Matt 12:41 - The men of Nineveh shall stand up in judgment with this generation, and shall condemn it: for they repented at the preaching of Jonah; and behold, a greater than Jonah is here. [Literally, repented into the teaching of Jonah. The meaning is that they repented so that they followed the course of life which the preaching prescribed. The phrase, “stand up,” refers to the Jewish and Roman custom which required the witness to stand up while testifying in a criminal case. The idea here is that the Ninevites, having improved the lesser advantage or privilege, would condemn the Jews for having neglected the greater. Nineveh’s privilege may be counted thus: a sign-accredited prophet preaching without accompanying miracles, and a forty-day period of repentance. In contrast to this the Jewish privileges ran thus: the sign-accredited Son of God preaching, accompanied by miracles, in which many apostles and evangelists participated, a forty-year period in which to repent.]
In other words, Nineveh repented and was the means of the destruction of the northern Jewish nation in 722 BC, which appeared to be forty years after the preaching of Jonah. Thus the idea of "forty" takes on more significance in the wider literary terms.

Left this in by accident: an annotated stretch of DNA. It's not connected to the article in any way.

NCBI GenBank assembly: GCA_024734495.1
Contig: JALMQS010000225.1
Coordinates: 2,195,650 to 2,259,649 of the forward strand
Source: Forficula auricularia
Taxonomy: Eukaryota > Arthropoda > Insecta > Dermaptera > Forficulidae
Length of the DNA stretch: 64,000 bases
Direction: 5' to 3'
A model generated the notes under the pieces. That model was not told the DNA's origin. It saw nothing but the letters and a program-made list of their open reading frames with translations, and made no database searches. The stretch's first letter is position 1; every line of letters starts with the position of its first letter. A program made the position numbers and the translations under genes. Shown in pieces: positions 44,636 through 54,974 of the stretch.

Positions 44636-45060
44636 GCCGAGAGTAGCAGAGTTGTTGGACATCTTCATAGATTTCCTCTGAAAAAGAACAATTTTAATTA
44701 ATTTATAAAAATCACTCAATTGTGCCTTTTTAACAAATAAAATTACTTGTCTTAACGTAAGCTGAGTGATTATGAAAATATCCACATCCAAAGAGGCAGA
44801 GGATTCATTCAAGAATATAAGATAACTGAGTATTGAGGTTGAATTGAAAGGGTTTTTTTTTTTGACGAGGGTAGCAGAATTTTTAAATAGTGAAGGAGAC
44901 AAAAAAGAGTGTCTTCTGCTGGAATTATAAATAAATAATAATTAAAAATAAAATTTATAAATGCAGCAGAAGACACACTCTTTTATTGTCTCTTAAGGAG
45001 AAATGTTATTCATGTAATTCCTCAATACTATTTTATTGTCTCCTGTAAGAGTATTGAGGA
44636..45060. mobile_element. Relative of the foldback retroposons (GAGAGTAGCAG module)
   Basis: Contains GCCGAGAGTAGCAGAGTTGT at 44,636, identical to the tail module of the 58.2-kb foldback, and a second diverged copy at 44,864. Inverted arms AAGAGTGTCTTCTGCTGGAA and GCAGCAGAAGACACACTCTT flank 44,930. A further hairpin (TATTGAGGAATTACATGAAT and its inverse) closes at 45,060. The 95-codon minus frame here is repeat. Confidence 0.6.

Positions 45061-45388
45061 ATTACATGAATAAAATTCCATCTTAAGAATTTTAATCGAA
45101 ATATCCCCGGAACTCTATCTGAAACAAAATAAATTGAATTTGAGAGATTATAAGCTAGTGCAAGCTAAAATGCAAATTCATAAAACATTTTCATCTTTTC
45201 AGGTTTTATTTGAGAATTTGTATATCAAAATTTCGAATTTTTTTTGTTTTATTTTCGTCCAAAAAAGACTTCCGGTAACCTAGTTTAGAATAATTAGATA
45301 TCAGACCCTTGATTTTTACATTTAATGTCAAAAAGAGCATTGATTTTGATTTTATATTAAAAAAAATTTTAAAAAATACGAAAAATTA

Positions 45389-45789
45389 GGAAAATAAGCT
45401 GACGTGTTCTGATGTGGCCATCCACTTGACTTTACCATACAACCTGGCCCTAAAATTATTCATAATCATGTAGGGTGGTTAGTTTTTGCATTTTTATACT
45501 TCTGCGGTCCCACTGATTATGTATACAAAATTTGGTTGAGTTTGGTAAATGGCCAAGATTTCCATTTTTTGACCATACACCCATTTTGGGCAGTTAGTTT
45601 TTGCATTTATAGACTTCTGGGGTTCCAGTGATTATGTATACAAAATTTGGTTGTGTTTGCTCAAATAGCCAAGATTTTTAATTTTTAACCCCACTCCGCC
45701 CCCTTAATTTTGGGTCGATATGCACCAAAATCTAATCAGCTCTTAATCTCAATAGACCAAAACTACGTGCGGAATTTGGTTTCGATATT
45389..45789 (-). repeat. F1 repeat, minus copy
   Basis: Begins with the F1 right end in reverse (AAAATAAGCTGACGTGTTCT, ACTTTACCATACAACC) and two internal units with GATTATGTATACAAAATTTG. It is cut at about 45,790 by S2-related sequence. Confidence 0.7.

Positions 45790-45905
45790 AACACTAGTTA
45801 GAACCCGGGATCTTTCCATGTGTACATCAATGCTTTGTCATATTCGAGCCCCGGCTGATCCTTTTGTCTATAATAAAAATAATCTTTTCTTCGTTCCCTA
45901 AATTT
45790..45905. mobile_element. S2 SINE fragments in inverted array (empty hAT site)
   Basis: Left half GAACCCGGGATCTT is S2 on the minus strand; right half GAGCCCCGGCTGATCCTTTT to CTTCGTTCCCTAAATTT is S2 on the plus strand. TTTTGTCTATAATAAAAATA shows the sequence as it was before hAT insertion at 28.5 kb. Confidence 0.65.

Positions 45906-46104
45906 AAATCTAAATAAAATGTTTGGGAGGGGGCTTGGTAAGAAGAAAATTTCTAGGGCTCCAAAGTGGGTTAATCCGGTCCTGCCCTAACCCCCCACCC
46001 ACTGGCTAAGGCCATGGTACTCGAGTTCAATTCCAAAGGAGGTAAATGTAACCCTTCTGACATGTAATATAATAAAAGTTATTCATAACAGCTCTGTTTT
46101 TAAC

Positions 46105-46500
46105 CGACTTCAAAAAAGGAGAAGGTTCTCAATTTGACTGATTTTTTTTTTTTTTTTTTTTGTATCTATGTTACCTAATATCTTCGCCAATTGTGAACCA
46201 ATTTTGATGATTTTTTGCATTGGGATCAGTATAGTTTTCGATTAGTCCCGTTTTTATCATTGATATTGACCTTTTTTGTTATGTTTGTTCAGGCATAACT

In summary, three early witnesses mention "forty days": the Dead Sea Scrolls at Wadi Murabba'at and Nahal Hever, and the Targum Jonathan. So the Masoretic Text is not the earliest witness in this regard.
Secondly, there is plausibility that Greek copyists may have misunderstood the Greek letters γ´ and μ´, which would be abbreviations for three and forty, respectively, in early Greek manuscripts.
Finally, the significance of forty days for repentance takes on significance, since Jesus of Nazareth had compared his resurrection from the dead to that of Jonah. That is, the repentant Assyrians later destroyed the northern Jewish nation in 722 BC, which did not repent. The parallel carries to the destruction of Jerusalem in AD 70, which had forty years to repent after the resurrection from the dead of Jesus. (Augustine, in his City of God, had understood some nexus between the resurrection of Jesus and the forty days that culminated in Pentecost.)
In conclusion, there appears to be weight in favor of understanding the number in Jonah 3:4 to be in reference to "forty," which has significance in the Book of Jonah in terms of days --and years-- for both Nineveh and the Jewish nation (and then later for the Romans and the Jewish nation in AD 70), since both events had occurred in direct relation to the "sign of Jonah."
Augustine of Hippo. (1887). The City of God. In P. Schaff (Ed.), M. Dods (Trans.), St. Augustin’s City of God and Christian Doctrine. Buffalo, NY: Christian Literature Company, Vol II, 387.
McGarvey, J. W., & Pendleton, P. Y. (1914). The Four-Fold Gospel. Cincinnati, OH: The Standard Publishing Company, 307.
Naḥal Ḥever Greek Minor Prophets, Reconstruction. (2010). Bellingham, WA: Lexham Press.
Spence-Jones, Henry Donald Maurice, D.M. (Ed.). (1909). Jonah. London; New York: Funk & Wagnalls Company, 59.
Swete, Henry B. (1909). The Old Testament in Greek: According to the Septuagint (Apparatus). Cambridge: Cambridge University Press, Vol. III, 51.